Friday, 24 June 2016


So the world is reeling, I am reeling. This is the biggest political event that has ever happened in my lifetime. Whichever way you voted the future is now uncertain and we are in a limbo of the unknown. When so much is up in the air and change for better or worse is underfoot I feel the one thing we need to do is focus on humanity. The stuff that binds us: kindness, patience and support.

There is so much hatred in this world, so much anger, so much injustice that we need to look at what we CAN do to make a difference. Even if it is a tiny difference. Smile at someone on the street, return a lost wallet, reassure someone. Anything. We need to help people see that, whatever the future, wherever you are, the spirit of human kindness cannot and will not be stamped out.

We need to work from the grass roots up: a butterfly spreads its wings and a hurricane starts. Who knows, that one smile you give one person could spur them on to make a difference in someone else’s life, could give them the confidence to smile at others, to approach someone in need, to change the world.

Whatever your views on religion and what man has done with it, the fundamental basis for them all is kindness. Love and kindness. Do unto others as you would have done to yourself. That is how we need to live our lives, to treat a stranger as our best friend, to be selfless and look out for others. I know it is far more easily said than done but actually, somehow, if we can look past ourselves and let things go, it is not that hard after all.

Because of who I am, who I have grown into, I will always look for an inclusive world, a hopeful world and a world that, no matter what is thrown at it, will try and do its best for people. I know I am idealistic, possibly na├»ve and hopeful to a fault but honestly, I see nothing wrong in that. We need hope, we need love and we need support. 

These are all the things we were taught as children: be kind, share what you have, don’t snatch, say sorry, forgive and have patience. They sound like a pretty sensible way of living to me.

We can but try.

Laura x


Wednesday, 15 June 2016


When I was of the tender age of three, I got stuck up a chimney. Yes, my intrepid search for proof of Father Christmas’s existence sent me and my long suffering Carebear clambering up the sooty, pigeon-infested, vertical tunnel (not a euphemism). Only to find that a) He was not there (admittedly it was June, my scheduling was off) and b) Getting down was not as easy as getting up.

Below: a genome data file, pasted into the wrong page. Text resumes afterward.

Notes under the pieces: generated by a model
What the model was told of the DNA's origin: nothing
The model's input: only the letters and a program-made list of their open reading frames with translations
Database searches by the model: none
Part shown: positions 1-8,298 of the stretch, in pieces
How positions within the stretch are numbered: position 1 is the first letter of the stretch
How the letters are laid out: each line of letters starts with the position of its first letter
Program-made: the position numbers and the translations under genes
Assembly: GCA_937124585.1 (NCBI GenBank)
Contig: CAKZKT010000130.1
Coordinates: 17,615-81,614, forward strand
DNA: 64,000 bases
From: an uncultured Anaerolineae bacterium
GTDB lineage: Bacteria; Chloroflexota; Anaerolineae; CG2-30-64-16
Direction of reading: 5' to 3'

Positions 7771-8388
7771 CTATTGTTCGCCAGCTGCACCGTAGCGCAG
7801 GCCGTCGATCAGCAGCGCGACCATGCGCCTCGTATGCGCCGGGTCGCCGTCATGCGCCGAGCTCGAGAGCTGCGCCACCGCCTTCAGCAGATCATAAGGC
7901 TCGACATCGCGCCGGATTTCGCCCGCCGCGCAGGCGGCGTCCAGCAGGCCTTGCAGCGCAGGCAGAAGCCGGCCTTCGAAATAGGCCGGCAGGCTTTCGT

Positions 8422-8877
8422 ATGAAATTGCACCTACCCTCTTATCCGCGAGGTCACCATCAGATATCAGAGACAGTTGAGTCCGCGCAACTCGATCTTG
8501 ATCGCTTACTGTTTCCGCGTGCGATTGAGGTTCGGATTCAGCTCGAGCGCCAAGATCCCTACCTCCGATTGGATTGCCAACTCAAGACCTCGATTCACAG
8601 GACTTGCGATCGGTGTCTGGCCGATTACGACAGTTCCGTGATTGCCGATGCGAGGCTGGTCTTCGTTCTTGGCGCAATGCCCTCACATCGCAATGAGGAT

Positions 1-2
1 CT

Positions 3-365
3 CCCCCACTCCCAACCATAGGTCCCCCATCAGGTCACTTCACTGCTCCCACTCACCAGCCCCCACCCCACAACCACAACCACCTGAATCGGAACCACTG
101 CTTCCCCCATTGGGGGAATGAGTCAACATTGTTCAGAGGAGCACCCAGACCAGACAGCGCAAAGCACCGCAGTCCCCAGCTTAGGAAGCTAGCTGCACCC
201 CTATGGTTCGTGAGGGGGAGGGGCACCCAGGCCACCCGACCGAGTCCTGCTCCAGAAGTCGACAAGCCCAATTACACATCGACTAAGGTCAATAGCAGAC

Ever since that day, I have been inescapably accident prone, earning me such titles as The Spiller, Calamity Darrall and my new favourite Darrall the Destroyer. Throughout my blog I have detailed numerous occasions in which I have fulfilled these nicknames to the hilt, eking out every syllable with embarrassing situations that leave my insides turgid with cringe and my outsides red as a radish.

However this week has taken the biscuit. The last chocolate hobnob to be precise. (Note to reader, never take the last chocolate hobnob in my presence, it will result in carnage).

I am, once again, up in my beloved Lake District, home of the wonderful Theatre by the Lake where I am lucky enough to be performing in their summer season. The second show of this year is the Hitchcock thriller Dial M for Murder, transported onto stage by five valiant actors and an incredibly complex lighting and sound design.

During the play (I won’t spoil it for you) my character, Sheila, (not of Sheila’s wheels) is involved in a fight, resulting in eventual strangulation, though not necessarily death… ambiguous suspense… Part of the fight takes place on a desk. A delicate, antique desk. You can guess where this is heading.

Ever heard of the wrestling move Rock Bottom? It is an epic finishing move (not to be tried at home) made famous by Dwayne Johnson aka The Rock, where he lifts his opponent into the air and slams them down on their back. Very dramatic.

Well, I experienced the Rock Bottom. Only this time my opponent was a desk. Not a muscle bound wrestler.

Whilst being strangled on the aforementioned structure, its legs decided to buckle from underneath slamming me to the ground with only its wooden top as my cushion. My strangler, cat-like and agile, performed a nifty drop roll off the top, narrowly missing the opportunity to join me in a heap on the floor. Selfish, if you ask me.

Needless to say my rear end now looks like an atlas. It already looked globular but now it has the deep blues of the ocean and the greens of the hills to decorate it.

The desk has since been reinforced with a steel frame. That’s right, steel. Darrall the Destroyer strikes again.

If only it had ended there. Two days later I cracked the back of my head open by laughing at a joke. Yes, LAUGHING at a JOKE. 

The sofa I was sat upon was strategically placed in front of a ledge, thus if one were to fling one’s head back when snorting with mirth, the velocity and position of the fling and the ledge combined could only result in collision. Some say jokes are side splitting, I now know them as head splitting.